Nigeria is situated at the extreme inner corner of the Gulf of Guinea on the west coast of Africa. It borders with Chad to the northeast, Cameroon to the east, Benin to the west, Niger to the northwest and by the Atlantic Ocean (Gulf of Guinea) to the south.
Along the entire coastline of Nigeria lies a belt of mangrove swamp forest from 10 to 60 miles in width, which is intersected by branches of the Niger Delta and innumerable other smaller rivers and creeks. Beyond the swamp forest is a zone, from 50 to 100 miles wide, of undulating tropical rain forest. The country then rises to a plateau at a general elevation of 2,000 ft but reaching 6,000 ft to the east, and the vegetation changes from woodland to savannah. In the extreme north, the country approaches the southern part of the Sahara.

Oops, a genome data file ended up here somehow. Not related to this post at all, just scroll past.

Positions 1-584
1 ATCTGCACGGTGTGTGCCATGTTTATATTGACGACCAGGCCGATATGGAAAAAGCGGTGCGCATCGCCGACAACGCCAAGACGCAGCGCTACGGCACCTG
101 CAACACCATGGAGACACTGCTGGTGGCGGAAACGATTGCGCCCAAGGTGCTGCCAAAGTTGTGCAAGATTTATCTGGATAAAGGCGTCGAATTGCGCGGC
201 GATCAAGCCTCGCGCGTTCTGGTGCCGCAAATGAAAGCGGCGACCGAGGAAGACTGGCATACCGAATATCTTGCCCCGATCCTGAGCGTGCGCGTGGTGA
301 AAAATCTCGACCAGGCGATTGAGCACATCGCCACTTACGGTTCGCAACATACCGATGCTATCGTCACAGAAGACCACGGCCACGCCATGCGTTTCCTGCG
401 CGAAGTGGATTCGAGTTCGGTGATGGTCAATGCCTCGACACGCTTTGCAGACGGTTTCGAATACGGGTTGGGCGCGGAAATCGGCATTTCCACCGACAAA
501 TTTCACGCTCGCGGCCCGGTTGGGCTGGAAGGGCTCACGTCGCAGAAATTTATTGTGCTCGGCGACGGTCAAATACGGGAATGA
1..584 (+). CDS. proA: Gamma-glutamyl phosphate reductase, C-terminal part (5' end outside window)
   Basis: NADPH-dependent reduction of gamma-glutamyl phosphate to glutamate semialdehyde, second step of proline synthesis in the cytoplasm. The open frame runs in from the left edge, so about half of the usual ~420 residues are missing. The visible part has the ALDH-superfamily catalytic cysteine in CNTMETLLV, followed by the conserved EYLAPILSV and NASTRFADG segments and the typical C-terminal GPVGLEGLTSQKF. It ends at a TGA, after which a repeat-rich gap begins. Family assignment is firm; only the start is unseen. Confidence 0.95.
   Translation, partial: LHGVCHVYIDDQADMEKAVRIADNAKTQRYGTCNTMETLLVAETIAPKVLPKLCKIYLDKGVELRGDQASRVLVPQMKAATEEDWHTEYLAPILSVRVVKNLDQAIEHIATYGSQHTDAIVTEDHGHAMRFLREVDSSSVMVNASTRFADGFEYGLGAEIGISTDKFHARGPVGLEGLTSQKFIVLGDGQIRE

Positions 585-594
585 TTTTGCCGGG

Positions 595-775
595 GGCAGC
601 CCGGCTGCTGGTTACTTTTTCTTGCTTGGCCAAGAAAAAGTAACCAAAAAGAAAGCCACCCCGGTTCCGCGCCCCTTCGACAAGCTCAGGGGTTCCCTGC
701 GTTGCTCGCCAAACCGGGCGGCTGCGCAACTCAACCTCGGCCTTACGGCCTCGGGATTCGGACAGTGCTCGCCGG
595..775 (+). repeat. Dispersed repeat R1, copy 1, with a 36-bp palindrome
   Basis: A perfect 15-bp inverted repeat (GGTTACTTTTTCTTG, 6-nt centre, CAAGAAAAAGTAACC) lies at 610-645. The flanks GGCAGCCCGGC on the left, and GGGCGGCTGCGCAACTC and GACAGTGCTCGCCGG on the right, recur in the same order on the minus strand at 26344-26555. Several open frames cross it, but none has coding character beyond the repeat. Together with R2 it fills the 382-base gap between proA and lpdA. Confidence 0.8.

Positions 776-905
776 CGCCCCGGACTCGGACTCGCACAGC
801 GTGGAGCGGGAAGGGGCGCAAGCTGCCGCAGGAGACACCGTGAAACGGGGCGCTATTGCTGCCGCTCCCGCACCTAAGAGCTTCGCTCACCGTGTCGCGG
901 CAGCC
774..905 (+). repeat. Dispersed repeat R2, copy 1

The Niger, the third largest river in Africa, enters Nigeria from the Northwest and runs in a southeasterly direction, meeting its principal tributary, the Benue, at Lokoja, about 340 miles from the sea. It then flows south to the Delta, through which it runs into the Gulf of Guinea via numerous channels. Other main tributaries of the Niger are the Sokoto and Kaduna rivers. The second great drainage system of Nigeria flows north and east from the central plateau and empties into Lake Chad.